So to make the system work on the bike you need to round it out with a new baselayer. The thinking is that this will be your first line of defense against sweat and odor, so for the first time Rapha has stitched in an undefined, but “permanent” antibacterial treatment. The new $80/70€ polyester Brevet Base Layer in teal, dark gray, or black is said to offer the performance of the Pro Team mesh baselayers, yet more comfortable against the skin, and adds some color stripes under the arms – because Brevet.

2018 Brevet updates & new colors

Besides the new tech, Brevet gets a few smaller updates. Last year’s $175/150€ Brevet Flyweight Wind Jacket gets a new bright orange look. While the $220/180€ Brevet Insulated Jacket with its Polartec Alpha insulation returns in a more stealthy black-on-black.

On the women’s side, the $110/95€ Brevet Gilet gets an overhaul, with an updated cut, the addition of rear pockets now for more usability, and some new colors.

Other than that it is just new colors. Teal blue, carbon gray, and white are the primary focus for 2018. And the trademark black, pink & white combo makes a return as well.



  1. mud+rock on

    My experience with mesh pockets, which are common on backpacks and daypacks,i s they always stretch out and get baggy. That won’t be a good look on spandex shorts. better to stick with what some off-road clothing lines are doing with their liner bibs, and just keep the pockets on the lower back.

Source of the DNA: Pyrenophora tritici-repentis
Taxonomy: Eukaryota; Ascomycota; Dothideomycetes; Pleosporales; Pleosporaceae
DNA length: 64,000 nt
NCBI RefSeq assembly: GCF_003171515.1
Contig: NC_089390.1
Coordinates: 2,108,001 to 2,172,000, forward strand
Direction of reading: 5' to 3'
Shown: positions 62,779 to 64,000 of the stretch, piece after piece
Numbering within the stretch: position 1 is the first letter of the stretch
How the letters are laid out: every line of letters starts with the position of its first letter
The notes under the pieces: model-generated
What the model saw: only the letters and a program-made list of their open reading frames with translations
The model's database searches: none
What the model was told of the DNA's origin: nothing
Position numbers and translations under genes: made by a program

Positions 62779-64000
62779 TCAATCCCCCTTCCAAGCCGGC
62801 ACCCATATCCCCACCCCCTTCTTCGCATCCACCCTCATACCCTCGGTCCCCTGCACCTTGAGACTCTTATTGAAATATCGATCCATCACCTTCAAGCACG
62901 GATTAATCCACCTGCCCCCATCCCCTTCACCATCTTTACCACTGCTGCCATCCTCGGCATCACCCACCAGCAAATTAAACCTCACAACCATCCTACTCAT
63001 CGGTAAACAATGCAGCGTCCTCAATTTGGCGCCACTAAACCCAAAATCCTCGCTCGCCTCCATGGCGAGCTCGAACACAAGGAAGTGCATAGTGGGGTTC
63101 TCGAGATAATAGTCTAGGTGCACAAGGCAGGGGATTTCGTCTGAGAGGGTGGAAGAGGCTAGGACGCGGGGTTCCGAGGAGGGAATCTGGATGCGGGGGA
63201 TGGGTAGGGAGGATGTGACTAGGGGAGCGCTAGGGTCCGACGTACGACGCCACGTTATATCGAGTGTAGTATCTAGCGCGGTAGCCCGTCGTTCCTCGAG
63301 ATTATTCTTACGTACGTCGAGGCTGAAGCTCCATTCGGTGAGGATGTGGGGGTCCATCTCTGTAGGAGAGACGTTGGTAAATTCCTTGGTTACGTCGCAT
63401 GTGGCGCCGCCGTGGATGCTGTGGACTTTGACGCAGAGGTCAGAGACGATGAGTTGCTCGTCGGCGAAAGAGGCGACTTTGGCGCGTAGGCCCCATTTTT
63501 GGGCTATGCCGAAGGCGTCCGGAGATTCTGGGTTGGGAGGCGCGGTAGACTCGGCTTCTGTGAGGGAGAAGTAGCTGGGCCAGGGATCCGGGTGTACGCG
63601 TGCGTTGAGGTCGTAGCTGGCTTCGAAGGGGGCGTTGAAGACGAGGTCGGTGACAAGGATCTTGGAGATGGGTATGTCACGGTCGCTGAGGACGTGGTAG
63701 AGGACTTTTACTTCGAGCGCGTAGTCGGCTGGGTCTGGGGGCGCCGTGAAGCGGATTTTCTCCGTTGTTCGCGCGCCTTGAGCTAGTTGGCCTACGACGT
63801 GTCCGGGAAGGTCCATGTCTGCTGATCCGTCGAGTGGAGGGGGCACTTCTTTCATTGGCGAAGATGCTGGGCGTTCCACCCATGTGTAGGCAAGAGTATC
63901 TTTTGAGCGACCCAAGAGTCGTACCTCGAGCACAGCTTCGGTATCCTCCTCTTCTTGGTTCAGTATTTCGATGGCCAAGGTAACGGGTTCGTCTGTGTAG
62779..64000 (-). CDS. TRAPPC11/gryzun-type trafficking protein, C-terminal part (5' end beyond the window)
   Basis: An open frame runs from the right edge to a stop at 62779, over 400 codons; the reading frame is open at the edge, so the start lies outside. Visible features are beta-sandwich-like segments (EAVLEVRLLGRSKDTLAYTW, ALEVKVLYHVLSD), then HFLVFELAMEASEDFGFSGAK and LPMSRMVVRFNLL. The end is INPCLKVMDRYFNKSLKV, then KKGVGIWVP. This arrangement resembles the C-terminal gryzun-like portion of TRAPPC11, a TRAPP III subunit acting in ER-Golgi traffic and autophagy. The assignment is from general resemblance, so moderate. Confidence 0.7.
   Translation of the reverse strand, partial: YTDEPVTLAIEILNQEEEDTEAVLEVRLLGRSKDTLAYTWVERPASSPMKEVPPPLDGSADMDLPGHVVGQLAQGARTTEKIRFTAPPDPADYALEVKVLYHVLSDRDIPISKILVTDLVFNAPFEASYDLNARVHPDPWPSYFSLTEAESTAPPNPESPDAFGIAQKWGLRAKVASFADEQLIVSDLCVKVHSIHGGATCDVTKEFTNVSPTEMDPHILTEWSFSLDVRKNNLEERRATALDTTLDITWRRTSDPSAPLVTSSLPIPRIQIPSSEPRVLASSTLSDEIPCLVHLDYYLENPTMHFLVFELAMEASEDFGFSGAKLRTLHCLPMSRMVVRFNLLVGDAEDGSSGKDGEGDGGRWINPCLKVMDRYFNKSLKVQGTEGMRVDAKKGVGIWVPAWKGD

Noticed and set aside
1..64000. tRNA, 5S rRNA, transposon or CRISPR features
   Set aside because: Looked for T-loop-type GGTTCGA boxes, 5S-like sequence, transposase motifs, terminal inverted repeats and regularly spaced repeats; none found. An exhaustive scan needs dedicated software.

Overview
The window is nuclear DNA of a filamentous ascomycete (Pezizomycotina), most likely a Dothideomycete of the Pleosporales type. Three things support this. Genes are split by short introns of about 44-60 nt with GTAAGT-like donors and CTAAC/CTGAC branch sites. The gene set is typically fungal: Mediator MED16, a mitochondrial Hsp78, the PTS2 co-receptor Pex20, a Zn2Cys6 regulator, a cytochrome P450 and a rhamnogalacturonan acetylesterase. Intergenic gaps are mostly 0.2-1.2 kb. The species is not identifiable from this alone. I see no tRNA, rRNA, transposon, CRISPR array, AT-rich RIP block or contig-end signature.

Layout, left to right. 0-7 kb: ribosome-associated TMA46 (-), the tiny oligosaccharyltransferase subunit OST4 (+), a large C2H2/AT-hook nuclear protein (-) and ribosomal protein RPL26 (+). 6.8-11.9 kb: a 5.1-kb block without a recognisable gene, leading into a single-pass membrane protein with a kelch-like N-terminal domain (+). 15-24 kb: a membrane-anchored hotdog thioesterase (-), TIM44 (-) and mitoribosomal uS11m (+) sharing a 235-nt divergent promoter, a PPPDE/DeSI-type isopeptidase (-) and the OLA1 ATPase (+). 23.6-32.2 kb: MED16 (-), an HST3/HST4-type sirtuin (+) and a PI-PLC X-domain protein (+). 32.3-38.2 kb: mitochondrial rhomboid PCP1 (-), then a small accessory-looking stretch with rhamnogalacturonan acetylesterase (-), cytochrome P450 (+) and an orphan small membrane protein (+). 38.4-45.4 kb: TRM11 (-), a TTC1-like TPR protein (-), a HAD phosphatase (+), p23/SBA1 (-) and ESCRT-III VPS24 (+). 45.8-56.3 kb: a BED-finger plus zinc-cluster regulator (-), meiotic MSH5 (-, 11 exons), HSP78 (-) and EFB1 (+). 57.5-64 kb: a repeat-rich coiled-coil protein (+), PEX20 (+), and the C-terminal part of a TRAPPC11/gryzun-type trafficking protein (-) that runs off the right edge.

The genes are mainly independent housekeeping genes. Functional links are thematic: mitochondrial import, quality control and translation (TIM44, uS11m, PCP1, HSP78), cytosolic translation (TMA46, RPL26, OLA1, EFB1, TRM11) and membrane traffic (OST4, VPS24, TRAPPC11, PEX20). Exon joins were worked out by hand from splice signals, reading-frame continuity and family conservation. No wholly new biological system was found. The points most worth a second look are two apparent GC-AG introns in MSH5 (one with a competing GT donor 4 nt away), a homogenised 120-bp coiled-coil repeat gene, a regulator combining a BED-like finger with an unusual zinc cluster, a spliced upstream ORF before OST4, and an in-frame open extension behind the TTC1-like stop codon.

2. Cecil on

    Still waiting for Rapha to make the Brevet gilets actually legal for ACP brevets. Just lame that something called “Brevet” will not be legal for PBP next year.

  3. Antipodean G on

    Like @mud+rock said pockets in the back of the bibs are the best place for ‘stuff’. We did ‘stash’ pockets in the legs for years, but they were only big enough of small things, any bigger, especially if you do not wear your kit 3 sizes too small, and stuff just gets loose. Extra pockets in the back of bibs, under a jersey (or whatever) are great.

  4. Crash Bandicoot on

    Specialized did this with their womens commuter tights years ago, my wife uses them as regular pants (they don’t have a chamois) but they’re solid pockets that disappear when not in use and don’t stretch) its funny to see that this is now a mainstream style from LuLuLemon etc. they’re actually quite useful as I don’t have to be her dedicated phone carrier but mesh pockets for riding are always a mess. I think I have an ancient louis Garneau jersey i use on the trainer and I wouldn’t trust that mesh pocket with with my worst enemy’s car keys.

  5. Allan on

    Is that a banana strapped to your leg or…? Yeah, no, I don’t want to be storing two bananas in my shorts (these jokes write themselves), because that would get very annoying while pedaling. Bananas are rather hefty, eh hem…and unless you were on the smoothest of surfaces, that much weight would start pulling on the shorts and move around. Hey, at least someone is trying something different, but different is not always better. I can’t think of anything I’d want to put in pockets on my shorts, (maybe something light, like Chapstick that I frequently use) especially anything of any significant weight or bulk.